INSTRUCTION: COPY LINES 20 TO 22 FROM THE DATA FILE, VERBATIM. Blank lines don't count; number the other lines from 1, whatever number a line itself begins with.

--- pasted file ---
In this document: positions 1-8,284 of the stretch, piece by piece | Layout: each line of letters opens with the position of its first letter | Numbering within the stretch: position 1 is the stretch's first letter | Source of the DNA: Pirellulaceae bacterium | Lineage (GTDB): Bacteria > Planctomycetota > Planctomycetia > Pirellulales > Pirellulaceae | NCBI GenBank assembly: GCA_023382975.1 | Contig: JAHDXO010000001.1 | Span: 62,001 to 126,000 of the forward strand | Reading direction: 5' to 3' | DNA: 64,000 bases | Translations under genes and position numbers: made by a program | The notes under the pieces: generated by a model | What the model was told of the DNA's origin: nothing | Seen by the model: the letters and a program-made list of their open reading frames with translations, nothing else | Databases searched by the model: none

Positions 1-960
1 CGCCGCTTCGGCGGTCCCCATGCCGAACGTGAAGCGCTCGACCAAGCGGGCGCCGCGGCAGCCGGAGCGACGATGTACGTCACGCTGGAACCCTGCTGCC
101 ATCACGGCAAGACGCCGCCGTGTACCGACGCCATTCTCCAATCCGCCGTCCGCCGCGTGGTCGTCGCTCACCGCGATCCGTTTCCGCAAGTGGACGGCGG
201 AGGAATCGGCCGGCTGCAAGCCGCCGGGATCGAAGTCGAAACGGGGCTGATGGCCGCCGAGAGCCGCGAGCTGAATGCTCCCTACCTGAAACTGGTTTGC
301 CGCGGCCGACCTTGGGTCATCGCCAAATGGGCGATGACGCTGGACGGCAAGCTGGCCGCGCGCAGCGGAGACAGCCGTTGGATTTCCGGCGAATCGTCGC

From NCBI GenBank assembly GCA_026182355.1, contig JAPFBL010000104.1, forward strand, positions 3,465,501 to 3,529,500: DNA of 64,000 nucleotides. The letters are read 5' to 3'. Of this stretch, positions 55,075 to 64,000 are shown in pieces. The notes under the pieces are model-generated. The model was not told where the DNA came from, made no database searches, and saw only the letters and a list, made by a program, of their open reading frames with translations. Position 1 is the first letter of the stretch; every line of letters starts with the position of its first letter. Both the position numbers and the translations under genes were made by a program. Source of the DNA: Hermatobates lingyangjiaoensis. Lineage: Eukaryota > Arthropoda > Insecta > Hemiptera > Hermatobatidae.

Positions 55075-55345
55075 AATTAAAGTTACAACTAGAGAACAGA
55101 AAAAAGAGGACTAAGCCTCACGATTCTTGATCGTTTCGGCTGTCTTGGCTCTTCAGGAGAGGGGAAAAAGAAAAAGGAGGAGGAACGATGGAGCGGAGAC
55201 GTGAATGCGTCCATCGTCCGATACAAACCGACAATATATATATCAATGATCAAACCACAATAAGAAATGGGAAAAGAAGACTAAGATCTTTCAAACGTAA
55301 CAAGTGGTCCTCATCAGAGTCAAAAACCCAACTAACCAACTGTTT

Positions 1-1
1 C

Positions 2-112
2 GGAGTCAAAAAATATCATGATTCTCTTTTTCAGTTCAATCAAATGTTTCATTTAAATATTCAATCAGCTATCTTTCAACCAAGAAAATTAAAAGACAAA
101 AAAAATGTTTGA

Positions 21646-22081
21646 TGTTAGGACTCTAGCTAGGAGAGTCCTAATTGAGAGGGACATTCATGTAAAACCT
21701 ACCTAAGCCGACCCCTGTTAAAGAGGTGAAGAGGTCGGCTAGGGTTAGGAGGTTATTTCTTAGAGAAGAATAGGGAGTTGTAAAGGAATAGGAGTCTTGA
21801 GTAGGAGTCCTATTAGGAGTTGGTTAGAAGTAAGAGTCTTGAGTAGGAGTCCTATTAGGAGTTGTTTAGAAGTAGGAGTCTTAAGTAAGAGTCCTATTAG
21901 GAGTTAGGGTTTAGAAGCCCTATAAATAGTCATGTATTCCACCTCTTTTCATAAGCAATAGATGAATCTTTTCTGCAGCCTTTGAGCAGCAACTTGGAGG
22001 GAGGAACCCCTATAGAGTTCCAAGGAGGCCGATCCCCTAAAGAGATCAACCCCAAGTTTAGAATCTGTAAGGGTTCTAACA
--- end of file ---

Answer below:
21701 ACCTAAGCCGACCCCTGTTAAAGAGGTGAAGAGGTCGGCTAGGGTTAGGAGGTTATTTCTTAGAGAAGAATAGGGAGTTGTAAAGGAATAGGAGTCTTGA
21801 GTAGGAGTCCTATTAGGAGTTGGTTAGAAGTAAGAGTCTTGAGTAGGAGTCCTATTAGGAGTTGTTTAGAAGTAGGAGTCTTAAGTAAGAGTCCTATTAG
21901 GAGTTAGGGTTTAGAAGCCCTATAAATAGTCATGTATTCCACCTCTTTTCATAAGCAATAGATGAATCTTTTCTGCAGCCTTTGAGCAGCAACTTGGAGG